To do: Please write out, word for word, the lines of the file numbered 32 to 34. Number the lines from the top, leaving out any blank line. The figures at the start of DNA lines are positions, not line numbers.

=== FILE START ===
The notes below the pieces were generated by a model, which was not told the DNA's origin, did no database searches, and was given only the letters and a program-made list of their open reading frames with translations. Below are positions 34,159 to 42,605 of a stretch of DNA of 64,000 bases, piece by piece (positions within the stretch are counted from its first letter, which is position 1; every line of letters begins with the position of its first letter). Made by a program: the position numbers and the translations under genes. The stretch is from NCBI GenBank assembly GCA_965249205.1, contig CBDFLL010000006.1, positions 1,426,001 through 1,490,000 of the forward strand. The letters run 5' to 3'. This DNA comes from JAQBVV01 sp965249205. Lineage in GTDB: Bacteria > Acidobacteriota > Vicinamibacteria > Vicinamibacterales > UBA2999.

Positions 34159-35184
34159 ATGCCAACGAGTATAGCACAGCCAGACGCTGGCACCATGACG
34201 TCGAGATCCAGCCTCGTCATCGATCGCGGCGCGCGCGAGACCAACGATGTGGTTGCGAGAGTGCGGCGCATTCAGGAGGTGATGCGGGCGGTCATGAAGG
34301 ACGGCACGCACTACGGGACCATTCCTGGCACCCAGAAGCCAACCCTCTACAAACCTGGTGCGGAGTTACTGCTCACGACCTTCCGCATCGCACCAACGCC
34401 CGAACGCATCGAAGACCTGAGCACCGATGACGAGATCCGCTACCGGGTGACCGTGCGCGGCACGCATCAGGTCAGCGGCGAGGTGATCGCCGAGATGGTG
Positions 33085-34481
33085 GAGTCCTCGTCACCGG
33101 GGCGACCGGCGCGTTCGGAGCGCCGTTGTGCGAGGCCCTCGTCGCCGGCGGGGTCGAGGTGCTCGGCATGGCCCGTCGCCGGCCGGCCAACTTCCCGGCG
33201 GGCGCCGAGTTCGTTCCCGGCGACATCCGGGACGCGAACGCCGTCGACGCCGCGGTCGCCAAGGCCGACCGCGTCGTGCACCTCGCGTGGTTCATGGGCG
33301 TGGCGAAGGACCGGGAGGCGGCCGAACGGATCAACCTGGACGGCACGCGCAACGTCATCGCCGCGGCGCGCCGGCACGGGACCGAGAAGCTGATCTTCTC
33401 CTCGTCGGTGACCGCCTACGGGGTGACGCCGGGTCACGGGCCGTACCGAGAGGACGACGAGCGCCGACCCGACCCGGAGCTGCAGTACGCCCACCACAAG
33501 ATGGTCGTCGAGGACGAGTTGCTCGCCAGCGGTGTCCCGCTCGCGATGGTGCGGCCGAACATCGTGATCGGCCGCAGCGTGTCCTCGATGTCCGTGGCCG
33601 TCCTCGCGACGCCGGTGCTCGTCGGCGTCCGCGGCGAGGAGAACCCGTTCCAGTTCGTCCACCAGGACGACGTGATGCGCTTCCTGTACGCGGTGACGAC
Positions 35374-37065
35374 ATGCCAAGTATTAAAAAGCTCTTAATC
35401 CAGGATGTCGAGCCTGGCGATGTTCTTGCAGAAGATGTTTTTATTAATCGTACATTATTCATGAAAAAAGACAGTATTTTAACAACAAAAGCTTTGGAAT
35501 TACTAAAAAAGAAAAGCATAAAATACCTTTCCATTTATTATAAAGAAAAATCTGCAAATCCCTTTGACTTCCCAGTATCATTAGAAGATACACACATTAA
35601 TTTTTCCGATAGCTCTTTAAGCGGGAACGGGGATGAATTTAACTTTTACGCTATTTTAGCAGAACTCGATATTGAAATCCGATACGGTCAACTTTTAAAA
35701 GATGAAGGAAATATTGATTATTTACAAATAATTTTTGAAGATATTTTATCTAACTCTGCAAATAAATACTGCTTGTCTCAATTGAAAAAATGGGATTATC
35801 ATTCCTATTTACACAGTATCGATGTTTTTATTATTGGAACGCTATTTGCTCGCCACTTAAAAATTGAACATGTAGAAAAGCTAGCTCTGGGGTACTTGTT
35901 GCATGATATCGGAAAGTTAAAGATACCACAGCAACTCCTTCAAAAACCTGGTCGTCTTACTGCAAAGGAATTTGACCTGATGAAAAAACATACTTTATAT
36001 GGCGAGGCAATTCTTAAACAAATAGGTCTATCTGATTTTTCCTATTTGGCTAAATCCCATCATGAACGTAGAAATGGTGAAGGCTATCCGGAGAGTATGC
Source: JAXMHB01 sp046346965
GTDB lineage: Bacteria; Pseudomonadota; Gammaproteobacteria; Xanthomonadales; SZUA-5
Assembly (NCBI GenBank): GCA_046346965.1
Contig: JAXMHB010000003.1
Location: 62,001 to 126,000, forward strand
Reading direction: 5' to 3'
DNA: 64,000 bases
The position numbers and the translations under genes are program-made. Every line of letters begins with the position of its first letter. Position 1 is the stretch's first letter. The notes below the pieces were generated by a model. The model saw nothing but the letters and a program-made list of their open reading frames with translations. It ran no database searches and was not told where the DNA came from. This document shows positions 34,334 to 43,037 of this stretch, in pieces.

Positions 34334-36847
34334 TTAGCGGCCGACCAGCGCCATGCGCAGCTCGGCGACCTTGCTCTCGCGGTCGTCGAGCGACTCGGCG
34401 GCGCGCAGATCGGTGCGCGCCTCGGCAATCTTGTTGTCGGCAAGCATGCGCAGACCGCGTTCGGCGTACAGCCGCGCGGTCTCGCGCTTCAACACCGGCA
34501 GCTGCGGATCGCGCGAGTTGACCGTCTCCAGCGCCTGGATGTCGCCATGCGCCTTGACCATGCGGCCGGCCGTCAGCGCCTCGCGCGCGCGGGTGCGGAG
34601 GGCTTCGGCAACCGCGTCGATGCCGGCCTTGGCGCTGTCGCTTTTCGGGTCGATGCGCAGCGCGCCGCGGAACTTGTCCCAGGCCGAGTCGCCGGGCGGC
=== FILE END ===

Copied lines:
Positions 34334-36847
34334 TTAGCGGCCGACCAGCGCCATGCGCAGCTCGGCGACCTTGCTCTCGCGGTCGTCGAGCGACTCGGCG
34401 GCGCGCAGATCGGTGCGCGCCTCGGCAATCTTGTTGTCGGCAAGCATGCGCAGACCGCGTTCGGCGTACAGCCGCGCGGTCTCGCGCTTCAACACCGGCA